|Chris Lee 55526a9cec Close more FDs (64 not enough on debian/systemd)||7 months ago|
|.gitignore||2 years ago|
|LICENSE||2 years ago|
|README.md||7 months ago|
|fakeinit.c||7 months ago|
|takeover.sh||2 years ago|
A script to completely take over a running Linux system remotely, allowing you to log into an in-memory rescue environment, unmount the original root filesystem, and do anything you want, all without rebooting. Replace one distro with another without touching a physical console.
This is experimental. Do not use this script if you don’t understand exactly how it works. Do not use this script on any system you care about. Do not use this script on any system you expect to be up. Do not run this script unless you can afford to get physical access to fix a botched takeover. If anything goes wrong, your system will most likely panic.
That said, this script will not (itself) make any permanent changes to your existing root filesystem (assuming you run it from a tmpfs), so as long as you can remotely reboot your box using an out-of-band mechanism, you should be OK. But don’t blame me if it eats your dog.
This script does not have any provisions for exiting out of the new environment back into something sane. You will have to reboot when you’re done. If you get anything wrong, your machine won’t boot. Tough luck.
This is not a guide for newbies. I’m deliberately not giving you commands you can copy and paste. If you can’t figure out what to do exactly without handholding, this script is not for you.
This script is designed for init systems that support the
telinit u command to
reload the init binary. This includes sysvinit and systemd. If your init system
works a different way, you will have to adapt it, or this might not work at
all. You’re on your own here.
You should always test this in a VM first. You can grab a tarball of your live
root filesystem, extract it into a VM image, get your VM up and running (boot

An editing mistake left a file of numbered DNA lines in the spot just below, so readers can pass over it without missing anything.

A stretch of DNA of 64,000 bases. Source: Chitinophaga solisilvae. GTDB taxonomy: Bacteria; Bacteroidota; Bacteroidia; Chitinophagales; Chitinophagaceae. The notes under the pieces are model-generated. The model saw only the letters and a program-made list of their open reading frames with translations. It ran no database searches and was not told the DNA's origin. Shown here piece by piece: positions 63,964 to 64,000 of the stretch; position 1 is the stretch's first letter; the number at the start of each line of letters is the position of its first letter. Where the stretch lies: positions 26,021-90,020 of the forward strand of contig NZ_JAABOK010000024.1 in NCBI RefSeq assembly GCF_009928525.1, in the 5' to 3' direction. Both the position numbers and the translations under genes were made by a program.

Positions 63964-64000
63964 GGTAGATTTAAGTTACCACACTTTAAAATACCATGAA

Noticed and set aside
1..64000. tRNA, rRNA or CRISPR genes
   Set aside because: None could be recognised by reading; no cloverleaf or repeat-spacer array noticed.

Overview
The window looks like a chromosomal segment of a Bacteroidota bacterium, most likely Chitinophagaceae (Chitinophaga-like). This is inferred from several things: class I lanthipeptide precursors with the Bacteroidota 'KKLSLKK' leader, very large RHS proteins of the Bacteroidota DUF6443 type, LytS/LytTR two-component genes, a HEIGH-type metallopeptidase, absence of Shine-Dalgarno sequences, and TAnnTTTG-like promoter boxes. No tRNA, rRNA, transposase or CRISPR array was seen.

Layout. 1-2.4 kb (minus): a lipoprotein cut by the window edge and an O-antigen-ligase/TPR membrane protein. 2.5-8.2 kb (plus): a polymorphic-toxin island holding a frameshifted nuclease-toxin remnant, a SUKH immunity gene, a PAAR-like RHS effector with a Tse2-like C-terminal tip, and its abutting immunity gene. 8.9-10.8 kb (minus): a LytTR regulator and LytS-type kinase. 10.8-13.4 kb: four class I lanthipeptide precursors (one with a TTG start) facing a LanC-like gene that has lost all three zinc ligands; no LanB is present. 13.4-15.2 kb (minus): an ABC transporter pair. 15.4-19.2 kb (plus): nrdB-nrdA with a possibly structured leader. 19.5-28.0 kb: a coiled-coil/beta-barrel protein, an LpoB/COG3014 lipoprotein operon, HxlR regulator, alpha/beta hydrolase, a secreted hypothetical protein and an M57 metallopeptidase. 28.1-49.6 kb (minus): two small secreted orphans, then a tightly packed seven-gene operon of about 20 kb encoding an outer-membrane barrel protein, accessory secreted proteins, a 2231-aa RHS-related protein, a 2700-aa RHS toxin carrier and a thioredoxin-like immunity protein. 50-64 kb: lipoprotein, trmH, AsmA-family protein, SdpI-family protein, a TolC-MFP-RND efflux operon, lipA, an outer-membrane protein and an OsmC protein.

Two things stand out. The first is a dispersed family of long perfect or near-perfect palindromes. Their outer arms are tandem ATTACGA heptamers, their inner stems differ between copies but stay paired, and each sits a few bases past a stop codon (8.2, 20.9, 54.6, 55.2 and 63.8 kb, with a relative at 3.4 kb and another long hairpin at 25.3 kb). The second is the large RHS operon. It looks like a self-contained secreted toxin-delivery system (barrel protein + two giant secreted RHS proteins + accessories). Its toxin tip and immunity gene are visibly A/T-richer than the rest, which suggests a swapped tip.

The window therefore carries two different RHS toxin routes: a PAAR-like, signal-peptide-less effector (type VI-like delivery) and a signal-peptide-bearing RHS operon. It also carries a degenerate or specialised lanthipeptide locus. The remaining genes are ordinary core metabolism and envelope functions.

loader setup is left as an exercise for the reader), then try the process there
and see if it works. Hint:
mount --bind / /mnt will get you a view of your
root filesystem on
/mnt without any other filesystems that are mounted on top.
You need to decide on what rescue environment you want. I recommend
SystemRescueCD, which comes with many
useful tools (you have to loopmount the ISO and then use
Obviously, whatever you pick has to fit into free RAM, with room to spare. If
your chosen rescue environment has
/lib/modules, you may want to get rid of
it to save space, as its kernel modules won’t be useful on the host kernel
/takeoveron your target system and mount a tmpfs on it
busybox(statically linked) and put it in
/takeover/busybox. You can find binaries here. Make sure it works by trying something like
fakeinit.c. It must be compiled such that it works inside the takeover environment. If your rescue environment has
gcc, you can just compile it inside the chroot:
chroot /takeover gcc /fakeinit.c -o /fakeinit. Otherwise, you might want to statically link it.
takeover.shwill by default set up an SSHd listening on port 80, though you may edit this in the script.
sh /takeover/takeover.shand follow the prompts.
If everything worked, congratulations! You may now use your new SSH session
to kill any remaining old daemons (
kill -9 is recommended to make sure they
don’t try to do anything silly during shutdown), and then unmount all
/old_root itself. You may want to
/old_root/lib/modules into your new tmpfs in case you need any old
You are now running entirely from RAM and should be able to do as you please.
Note that you may still have to clean up LVM volumes (
dmsetup is your friend)
and similar before you can safely repartition your disk and install Gentoo
Linux, which is of course the whole reason you’re doing this crazy thing to
When you’re done, unmount all filesystems,
reboot -f or
echo b >
/proc/sysrq-trigger and cross your fingers.
I’ve been pointed to this StackExchange answer which details how to manually perform a similar process, but using a subset of the existing root filesystem instead of a rescue filesystem. This allows you to keep (a new copy of) the existing init system running, as well as essential daemons, and then go back to the original root filesystem once you’re done. This is a more useful version if, for example, you want to resize the original root filesystem or re-configure disk partitions, but not actually install a different distro, and you want to avoid rebooting at all.
takeover.sh could be extended to support re-execing a new init once you’re
done. This could be used to switch to a new distro entirely without
rebooting, as long as you’re happy using the old kernel. If you’re interested,
pull requests welcome :-).